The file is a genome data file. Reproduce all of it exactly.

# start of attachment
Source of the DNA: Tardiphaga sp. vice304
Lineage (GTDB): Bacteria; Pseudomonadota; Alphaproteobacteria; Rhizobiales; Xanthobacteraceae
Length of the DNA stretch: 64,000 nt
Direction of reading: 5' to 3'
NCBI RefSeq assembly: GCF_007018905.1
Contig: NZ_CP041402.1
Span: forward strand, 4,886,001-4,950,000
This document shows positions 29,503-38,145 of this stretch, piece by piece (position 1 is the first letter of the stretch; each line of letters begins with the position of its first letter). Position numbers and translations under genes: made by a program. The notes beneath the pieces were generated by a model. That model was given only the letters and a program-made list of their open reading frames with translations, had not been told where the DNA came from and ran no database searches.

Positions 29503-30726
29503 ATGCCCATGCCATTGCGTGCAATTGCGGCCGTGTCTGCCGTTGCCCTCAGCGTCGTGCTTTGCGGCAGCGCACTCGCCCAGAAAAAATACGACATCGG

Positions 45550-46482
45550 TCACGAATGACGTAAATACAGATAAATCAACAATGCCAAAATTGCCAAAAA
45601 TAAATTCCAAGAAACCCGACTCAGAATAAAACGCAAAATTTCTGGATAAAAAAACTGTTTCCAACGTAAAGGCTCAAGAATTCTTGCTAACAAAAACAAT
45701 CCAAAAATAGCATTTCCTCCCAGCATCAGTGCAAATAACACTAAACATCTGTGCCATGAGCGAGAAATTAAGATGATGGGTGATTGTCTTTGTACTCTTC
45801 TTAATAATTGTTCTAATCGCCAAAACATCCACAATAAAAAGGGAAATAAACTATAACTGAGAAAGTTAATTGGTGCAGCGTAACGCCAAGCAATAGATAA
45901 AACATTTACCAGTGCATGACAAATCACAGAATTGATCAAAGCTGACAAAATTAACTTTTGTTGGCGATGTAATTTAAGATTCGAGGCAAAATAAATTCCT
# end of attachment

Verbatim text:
Source of the DNA: Tardiphaga sp. vice304
Lineage (GTDB): Bacteria; Pseudomonadota; Alphaproteobacteria; Rhizobiales; Xanthobacteraceae
Length of the DNA stretch: 64,000 nt
Direction of reading: 5' to 3'
NCBI RefSeq assembly: GCF_007018905.1
Contig: NZ_CP041402.1
Span: forward strand, 4,886,001-4,950,000
This document shows positions 29,503-38,145 of this stretch, piece by piece (position 1 is the first letter of the stretch; each line of letters begins with the position of its first letter). Position numbers and translations under genes: made by a program. The notes beneath the pieces were generated by a model. That model was given only the letters and a program-made list of their open reading frames with translations, had not been told where the DNA came from and ran no database searches.

Positions 29503-30726
29503 ATGCCCATGCCATTGCGTGCAATTGCGGCCGTGTCTGCCGTTGCCCTCAGCGTCGTGCTTTGCGGCAGCGCACTCGCCCAGAAAAAATACGACATCGG

Positions 45550-46482
45550 TCACGAATGACGTAAATACAGATAAATCAACAATGCCAAAATTGCCAAAAA
45601 TAAATTCCAAGAAACCCGACTCAGAATAAAACGCAAAATTTCTGGATAAAAAAACTGTTTCCAACGTAAAGGCTCAAGAATTCTTGCTAACAAAAACAAT
45701 CCAAAAATAGCATTTCCTCCCAGCATCAGTGCAAATAACACTAAACATCTGTGCCATGAGCGAGAAATTAAGATGATGGGTGATTGTCTTTGTACTCTTC
45801 TTAATAATTGTTCTAATCGCCAAAACATCCACAATAAAAAGGGAAATAAACTATAACTGAGAAAGTTAATTGGTGCAGCGTAACGCCAAGCAATAGATAA
45901 AACATTTACCAGTGCATGACAAATCACAGAATTGATCAAAGCTGACAAAATTAACTTTTGTTGGCGATGTAATTTAAGATTCGAGGCAAAATAAATTCCT